Betty: Well, we had to say that we were pieds-noirs, we were born in Algeria. We told our story, so, if you like when you are young, telling your story can be exhausting. We always told the story, we weren’t, well, I didn’t think that we had to justify who we were.
Alexandre: Does that mean that on the playground it wasn’t the teachers who asked you to explain all that, it was? Betty: Oh no, not at all.
Alexandre: It was your classmates who asked you on the playground ? Betty: It was the young people who asked us questions. For example, I don’t know, sometimes in class we had to explain where we were born, but we explained that we were born in Algeria. The teachers would say to us ‘Oh so you’re ‘pieds-noirs’. We would say ‘yes’ and they would ask ‘so how was it’, and so we would explain. There was nothing mean in it, you know. We, we explained that we didn’t know it very well, we left when we were 2 years old, our parents lived in Algeria for their whole lives. It was only afterwards that our friends – more the girls than the boys – not that it was a bother, they were curious, they wanted to understand. They wanted to know, but it annoyed us a bit. Knowing that mum, when she arrived she really suffered from all that, we were a bit embarrassed by it.
Alexandre: But, was it because people were talking about it, or was it also said in a mean way? Betty: Oh no, not necessarily in a mean way. But they asked why, people wanted to know, questioned me. And it’s true that in Fresnes, at the time, there weren’t that many of – well, it’s true the pieds-noirs arrived, okay, but there were hardly any Jews. After, when the Algerian arrives, they came to France afterwards, we also knew some in France, as pieds-noirs, we say the first Algerians, Tunisians, Moroccans, who came to Fresnes. Mum was happy because she would visit these people, so, me, I also saw them and got to know them.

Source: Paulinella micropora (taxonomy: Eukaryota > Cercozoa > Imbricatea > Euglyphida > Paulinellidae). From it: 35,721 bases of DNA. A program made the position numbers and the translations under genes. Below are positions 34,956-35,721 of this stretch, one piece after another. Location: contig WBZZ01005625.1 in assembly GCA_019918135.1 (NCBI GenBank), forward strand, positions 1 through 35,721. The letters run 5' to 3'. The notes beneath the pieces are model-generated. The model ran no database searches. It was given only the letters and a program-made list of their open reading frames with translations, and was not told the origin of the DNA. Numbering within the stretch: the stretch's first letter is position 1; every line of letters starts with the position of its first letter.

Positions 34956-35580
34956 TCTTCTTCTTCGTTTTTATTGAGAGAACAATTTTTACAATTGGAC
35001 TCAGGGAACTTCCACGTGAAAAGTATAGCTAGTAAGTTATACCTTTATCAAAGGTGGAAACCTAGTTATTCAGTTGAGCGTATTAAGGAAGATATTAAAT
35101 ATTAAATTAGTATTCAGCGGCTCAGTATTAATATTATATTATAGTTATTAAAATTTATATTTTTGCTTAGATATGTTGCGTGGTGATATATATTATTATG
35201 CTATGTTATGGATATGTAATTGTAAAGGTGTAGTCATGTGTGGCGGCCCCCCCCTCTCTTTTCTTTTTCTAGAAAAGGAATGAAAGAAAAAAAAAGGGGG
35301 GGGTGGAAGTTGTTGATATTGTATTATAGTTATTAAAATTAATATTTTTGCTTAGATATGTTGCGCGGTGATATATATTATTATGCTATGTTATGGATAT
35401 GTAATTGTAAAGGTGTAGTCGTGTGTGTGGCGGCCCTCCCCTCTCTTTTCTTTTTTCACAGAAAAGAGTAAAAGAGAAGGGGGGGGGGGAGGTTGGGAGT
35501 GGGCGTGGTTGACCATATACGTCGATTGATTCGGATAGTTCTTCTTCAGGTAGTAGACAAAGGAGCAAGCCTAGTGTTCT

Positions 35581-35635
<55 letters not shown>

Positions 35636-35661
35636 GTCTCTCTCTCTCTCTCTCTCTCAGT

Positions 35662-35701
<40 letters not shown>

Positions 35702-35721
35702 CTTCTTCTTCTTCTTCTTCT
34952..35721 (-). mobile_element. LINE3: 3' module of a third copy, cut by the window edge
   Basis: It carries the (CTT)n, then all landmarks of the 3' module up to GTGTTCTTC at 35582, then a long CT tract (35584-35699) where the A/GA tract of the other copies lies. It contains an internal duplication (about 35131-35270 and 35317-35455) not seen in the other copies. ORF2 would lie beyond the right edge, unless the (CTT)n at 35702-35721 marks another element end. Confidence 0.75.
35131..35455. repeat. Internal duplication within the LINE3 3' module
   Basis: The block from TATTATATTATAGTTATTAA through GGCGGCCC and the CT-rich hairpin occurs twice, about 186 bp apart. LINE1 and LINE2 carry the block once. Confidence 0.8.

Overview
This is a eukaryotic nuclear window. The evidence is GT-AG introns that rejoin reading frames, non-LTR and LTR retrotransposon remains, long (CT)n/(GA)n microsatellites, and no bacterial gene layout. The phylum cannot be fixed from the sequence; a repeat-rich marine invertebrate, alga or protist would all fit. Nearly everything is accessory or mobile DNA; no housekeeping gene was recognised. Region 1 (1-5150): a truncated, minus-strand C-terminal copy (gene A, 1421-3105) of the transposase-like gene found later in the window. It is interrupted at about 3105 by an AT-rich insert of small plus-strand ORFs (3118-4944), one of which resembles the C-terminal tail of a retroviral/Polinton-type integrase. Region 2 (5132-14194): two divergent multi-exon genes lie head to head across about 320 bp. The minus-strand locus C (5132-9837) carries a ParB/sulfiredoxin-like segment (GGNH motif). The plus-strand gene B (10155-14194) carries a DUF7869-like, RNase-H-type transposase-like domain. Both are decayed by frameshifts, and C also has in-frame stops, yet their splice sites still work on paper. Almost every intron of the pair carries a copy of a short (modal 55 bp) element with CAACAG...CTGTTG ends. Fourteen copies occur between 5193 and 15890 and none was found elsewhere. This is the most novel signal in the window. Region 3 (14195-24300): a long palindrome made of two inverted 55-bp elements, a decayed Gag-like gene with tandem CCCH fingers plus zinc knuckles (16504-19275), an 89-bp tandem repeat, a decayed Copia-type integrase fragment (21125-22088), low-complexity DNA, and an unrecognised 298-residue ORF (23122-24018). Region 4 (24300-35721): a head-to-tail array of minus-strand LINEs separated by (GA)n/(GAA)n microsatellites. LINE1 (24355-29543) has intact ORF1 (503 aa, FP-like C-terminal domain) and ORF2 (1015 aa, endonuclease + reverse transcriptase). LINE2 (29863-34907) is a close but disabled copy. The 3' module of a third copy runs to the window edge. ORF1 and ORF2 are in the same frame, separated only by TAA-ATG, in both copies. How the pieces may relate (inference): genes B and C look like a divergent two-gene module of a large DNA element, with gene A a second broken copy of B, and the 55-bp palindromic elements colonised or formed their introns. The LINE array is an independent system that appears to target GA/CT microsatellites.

Alexandre: Yeah, they were also at the Toit et Joie ? Betty: Not necessarily at Toit et Joie, but in the Thibaudes a bit, especially in the Thibaudes. There were a few people at Thibaudes. And mum, I know when she went to the market, she went up to people, she would say ‘Well I lived in Fresnes’, she was happy. She would talk about the country, she would talk about all that again. I know that my mum looked out for people like that a lot.
Alexandre: Arabs Betty: Arabs. Me, my son, you see, he didn’t know anything like that. Practically all his friends are Arabs. The children, and then even us, at school, at work …
Alexandre: What do you mean? Is it not random when you say your son’s friends are all arabs ? Betty: Maybe, yes and no, why not? Maybe, he feels better around people like that or by, I don’t know, I can’t, but it’s in a mean way. To the contrary. Me, my brother, he married a Muslim woman, my older brother. So, we don’t see the difference. And it’s the same customs, all these people? You know religion, what is it, it unites everything. The pieds-noirs, even with Nadia, I know that we work with several people at work who are from Algeria, from Morocco. Now that I don’t have my mother anymore, she speaks to me about the country and all that. Even though I’ve never gone and even if I don’t talk about it, I’m happy, because I was bathed in it all. And I’m not saying that one day I won’t go to Algeria, to see.
Alexandre: So you’ve never been then ? Betty: I’ve never been, but I’m not saying that I wouldn’t go to see. I feel quite connected to this country because, all the same, I was born there! My parents spent their whole lives there, and their ancestors, their grandparents.
Alexandre: Not their whole lives, until they were 30. Betty: Until they were 30. But their parents, all the same, their parents were born there as well. Well, you know, it’s quite a lot!
Alexandre: And the grandparents Betty: Absolutely
Alexandre: And did your parents ever go back to Algeria ? Betty: No never
Alexandre: They didn’t want to or they couldn’t ? Betty: No, no, they didn’t want to